I didn’t hear William Hague’s interview on the Today programme – I am a silence person first thing – but the avalanche on twitter suggested he didn’t do terribly well. I thought I would offer a word in his defence.
It is not easy being Foreign Secretary when an international storm is raging. When someone like Gaddafi decides to tough it out in the way that he has, and when different countries are taking different positions in the way that they are, what any one government can do is limited.
But of course the public and the media expect you to have a view and then when you express it they complain that it’s all words, words, words. It has always struck me as an odd complaint. Words are fundamental to diplomacy, so the words you choose, and how you deploy them, are important.
However, when a foreign leader does not play by rules we would deem acceptable – most Western politicians probably thought Gaddafi would have gone by now – it means you are relying on the same words for longer than you planned. It seems an age since Hague indicated – probably wishful thinking – that Gaddafi was all aboard Air Force Mad Dog to Venezuela. So he has had to stretch out the anger, the concern, the condemnation, the words words words that give voice to a government position.
Throw in the seeming mess-up over a plane not taking off from Gatwick, with much of the media racing as quickly as they can to the most British angle they can find, and you have all the makings of a bit of a firestorm for Mr Hague, whose only recourse is trying to get a grip on the difficult business of extracting Brits who want to be extracted and the uttering of more words words words.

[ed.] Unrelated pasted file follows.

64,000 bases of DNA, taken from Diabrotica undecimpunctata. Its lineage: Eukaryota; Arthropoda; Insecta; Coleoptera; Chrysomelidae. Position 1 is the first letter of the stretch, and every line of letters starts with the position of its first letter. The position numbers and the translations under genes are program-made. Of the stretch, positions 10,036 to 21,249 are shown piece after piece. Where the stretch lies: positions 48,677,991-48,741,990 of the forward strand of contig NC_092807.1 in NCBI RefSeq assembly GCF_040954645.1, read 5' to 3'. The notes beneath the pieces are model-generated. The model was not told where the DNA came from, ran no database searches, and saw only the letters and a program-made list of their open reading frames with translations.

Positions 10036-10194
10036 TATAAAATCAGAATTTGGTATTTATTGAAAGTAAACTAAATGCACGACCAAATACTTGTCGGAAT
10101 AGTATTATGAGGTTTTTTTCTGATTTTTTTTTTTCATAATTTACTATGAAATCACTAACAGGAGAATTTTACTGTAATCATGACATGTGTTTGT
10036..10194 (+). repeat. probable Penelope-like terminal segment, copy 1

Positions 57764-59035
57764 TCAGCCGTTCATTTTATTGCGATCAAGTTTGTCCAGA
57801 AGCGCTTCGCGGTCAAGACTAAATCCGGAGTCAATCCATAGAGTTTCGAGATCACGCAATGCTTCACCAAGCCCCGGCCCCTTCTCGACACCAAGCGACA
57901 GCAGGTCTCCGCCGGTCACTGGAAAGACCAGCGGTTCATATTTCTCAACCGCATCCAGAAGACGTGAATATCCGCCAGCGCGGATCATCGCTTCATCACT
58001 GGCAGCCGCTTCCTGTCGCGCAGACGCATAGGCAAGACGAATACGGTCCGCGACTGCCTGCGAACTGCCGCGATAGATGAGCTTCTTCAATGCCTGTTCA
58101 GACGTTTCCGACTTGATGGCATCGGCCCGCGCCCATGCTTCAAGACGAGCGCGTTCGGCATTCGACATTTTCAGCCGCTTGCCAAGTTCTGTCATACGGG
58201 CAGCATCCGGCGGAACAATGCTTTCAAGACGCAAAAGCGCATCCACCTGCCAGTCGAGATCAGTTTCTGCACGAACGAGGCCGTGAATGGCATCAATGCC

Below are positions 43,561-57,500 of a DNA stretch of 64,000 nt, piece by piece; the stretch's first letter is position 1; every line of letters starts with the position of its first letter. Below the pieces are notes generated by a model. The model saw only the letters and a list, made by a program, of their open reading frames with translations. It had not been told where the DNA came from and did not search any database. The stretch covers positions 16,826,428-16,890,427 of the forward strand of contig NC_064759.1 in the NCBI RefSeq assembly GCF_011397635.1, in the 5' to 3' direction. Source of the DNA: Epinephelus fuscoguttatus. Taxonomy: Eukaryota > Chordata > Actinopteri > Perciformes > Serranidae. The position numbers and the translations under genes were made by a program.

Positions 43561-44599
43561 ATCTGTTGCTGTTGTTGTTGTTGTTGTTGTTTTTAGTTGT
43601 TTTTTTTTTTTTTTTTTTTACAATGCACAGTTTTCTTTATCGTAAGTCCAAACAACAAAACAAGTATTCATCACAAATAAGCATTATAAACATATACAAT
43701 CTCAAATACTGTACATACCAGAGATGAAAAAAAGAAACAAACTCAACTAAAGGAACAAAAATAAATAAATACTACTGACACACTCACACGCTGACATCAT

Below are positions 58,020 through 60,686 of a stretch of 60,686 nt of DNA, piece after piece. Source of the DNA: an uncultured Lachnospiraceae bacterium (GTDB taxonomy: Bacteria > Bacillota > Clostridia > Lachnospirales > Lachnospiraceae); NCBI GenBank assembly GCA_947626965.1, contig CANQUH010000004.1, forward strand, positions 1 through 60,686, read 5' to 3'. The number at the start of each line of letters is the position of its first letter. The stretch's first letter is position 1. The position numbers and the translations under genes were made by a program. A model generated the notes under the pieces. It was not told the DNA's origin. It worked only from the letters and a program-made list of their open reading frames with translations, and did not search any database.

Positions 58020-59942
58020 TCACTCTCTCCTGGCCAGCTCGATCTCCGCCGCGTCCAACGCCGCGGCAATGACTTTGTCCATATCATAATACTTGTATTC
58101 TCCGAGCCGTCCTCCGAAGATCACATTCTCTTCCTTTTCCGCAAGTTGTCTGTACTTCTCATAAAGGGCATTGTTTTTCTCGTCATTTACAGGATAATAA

Meanwhile David Cameron continues with his rather odd trip – if it’s Wednesday it must be Qatar and a q and a about homophobia in football – without a clear or enduring voice on Libya or anything else. Whereas Hague is getting ground down by Libya, Cameron is bouncing from country to country, message to message, issue to issue like some Pick n Mix Premier not entirely clear about why he is there or what he is meant to be saying.
Ultimately that is Hague’s problem, the lack of clarity of thought about what is happening in other parts of the world, and how it impinges on UK interests. I can also tip him off about another problem coming his way. Some of the oil companies are trying to get people INTO Libya, Libyans based here who are worried about their country and their families. They have been trying to get the Foreign Office engaged but without much success.
When he became Foreign Secretary William Hague probably thought he would be dealing with great affairs of state. But Cameron having decided to reduce foreign policy to an extension of trade policy, the brief has shrunk. And it means that for the next bit, Hague needs in his own mind not to be a statesman or diplomat, but to develop the mindset of a customer liaison official at an airport grounded by strike action – prepare for lots of moaning, but try to do your best to grip the things you can grip so that people will stop moaning, while the Libyans try to sort themselves out.
One final point. The occasional comment has appeared on my twitter feed to the effect that Cameron and Hague ought to prepare a dossier saying Gaddafi has WMD, and then mount an invasion. I get the point. If I may answer the jibe with a serious point – Gaddafi did have a WMD programme, and gave it up, partly no doubt to seek to end his Pariah state reputation, but also because he had seen the seriousness of intent with which the issue of Saddam and WMD had been tackled.
He may be back to Pariah mode. But at least he doesn’t have WMD which, given his recent actions, would seem to be a good thing.